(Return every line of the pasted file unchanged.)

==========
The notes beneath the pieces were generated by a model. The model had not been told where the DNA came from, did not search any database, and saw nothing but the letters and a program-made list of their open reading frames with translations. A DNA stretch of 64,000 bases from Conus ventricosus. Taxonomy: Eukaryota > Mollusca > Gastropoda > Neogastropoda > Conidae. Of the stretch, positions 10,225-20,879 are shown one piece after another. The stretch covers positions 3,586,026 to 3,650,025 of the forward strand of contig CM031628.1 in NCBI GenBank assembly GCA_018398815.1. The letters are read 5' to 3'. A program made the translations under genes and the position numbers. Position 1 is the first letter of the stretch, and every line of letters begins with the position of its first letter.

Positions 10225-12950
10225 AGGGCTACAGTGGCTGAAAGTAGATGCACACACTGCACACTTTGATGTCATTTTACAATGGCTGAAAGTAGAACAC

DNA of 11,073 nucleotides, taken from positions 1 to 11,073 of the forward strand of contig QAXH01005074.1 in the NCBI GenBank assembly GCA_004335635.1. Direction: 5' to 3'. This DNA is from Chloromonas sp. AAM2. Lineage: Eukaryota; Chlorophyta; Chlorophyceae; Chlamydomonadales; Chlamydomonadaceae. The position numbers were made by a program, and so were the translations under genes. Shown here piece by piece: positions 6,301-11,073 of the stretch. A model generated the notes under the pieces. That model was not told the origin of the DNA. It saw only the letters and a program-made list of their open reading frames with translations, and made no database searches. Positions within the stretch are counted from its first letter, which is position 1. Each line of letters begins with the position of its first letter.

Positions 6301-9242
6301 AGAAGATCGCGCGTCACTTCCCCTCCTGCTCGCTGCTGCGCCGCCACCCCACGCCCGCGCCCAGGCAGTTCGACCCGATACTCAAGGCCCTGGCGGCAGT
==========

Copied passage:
The notes beneath the pieces were generated by a model. The model had not been told where the DNA came from, did not search any database, and saw nothing but the letters and a program-made list of their open reading frames with translations. A DNA stretch of 64,000 bases from Conus ventricosus. Taxonomy: Eukaryota > Mollusca > Gastropoda > Neogastropoda > Conidae. Of the stretch, positions 10,225-20,879 are shown one piece after another. The stretch covers positions 3,586,026 to 3,650,025 of the forward strand of contig CM031628.1 in NCBI GenBank assembly GCA_018398815.1. The letters are read 5' to 3'. A program made the translations under genes and the position numbers. Position 1 is the first letter of the stretch, and every line of letters begins with the position of its first letter.

Positions 10225-12950
10225 AGGGCTACAGTGGCTGAAAGTAGATGCACACACTGCACACTTTGATGTCATTTTACAATGGCTGAAAGTAGAACAC

DNA of 11,073 nucleotides, taken from positions 1 to 11,073 of the forward strand of contig QAXH01005074.1 in the NCBI GenBank assembly GCA_004335635.1. Direction: 5' to 3'. This DNA is from Chloromonas sp. AAM2. Lineage: Eukaryota; Chlorophyta; Chlorophyceae; Chlamydomonadales; Chlamydomonadaceae. The position numbers were made by a program, and so were the translations under genes. Shown here piece by piece: positions 6,301-11,073 of the stretch. A model generated the notes under the pieces. That model was not told the origin of the DNA. It saw only the letters and a program-made list of their open reading frames with translations, and made no database searches. Positions within the stretch are counted from its first letter, which is position 1. Each line of letters begins with the position of its first letter.

Positions 6301-9242
6301 AGAAGATCGCGCGTCACTTCCCCTCCTGCTCGCTGCTGCGCCGCCACCCCACGCCCGCGCCCAGGCAGTTCGACCCGATACTCAAGGCCCTGGCGGCAGT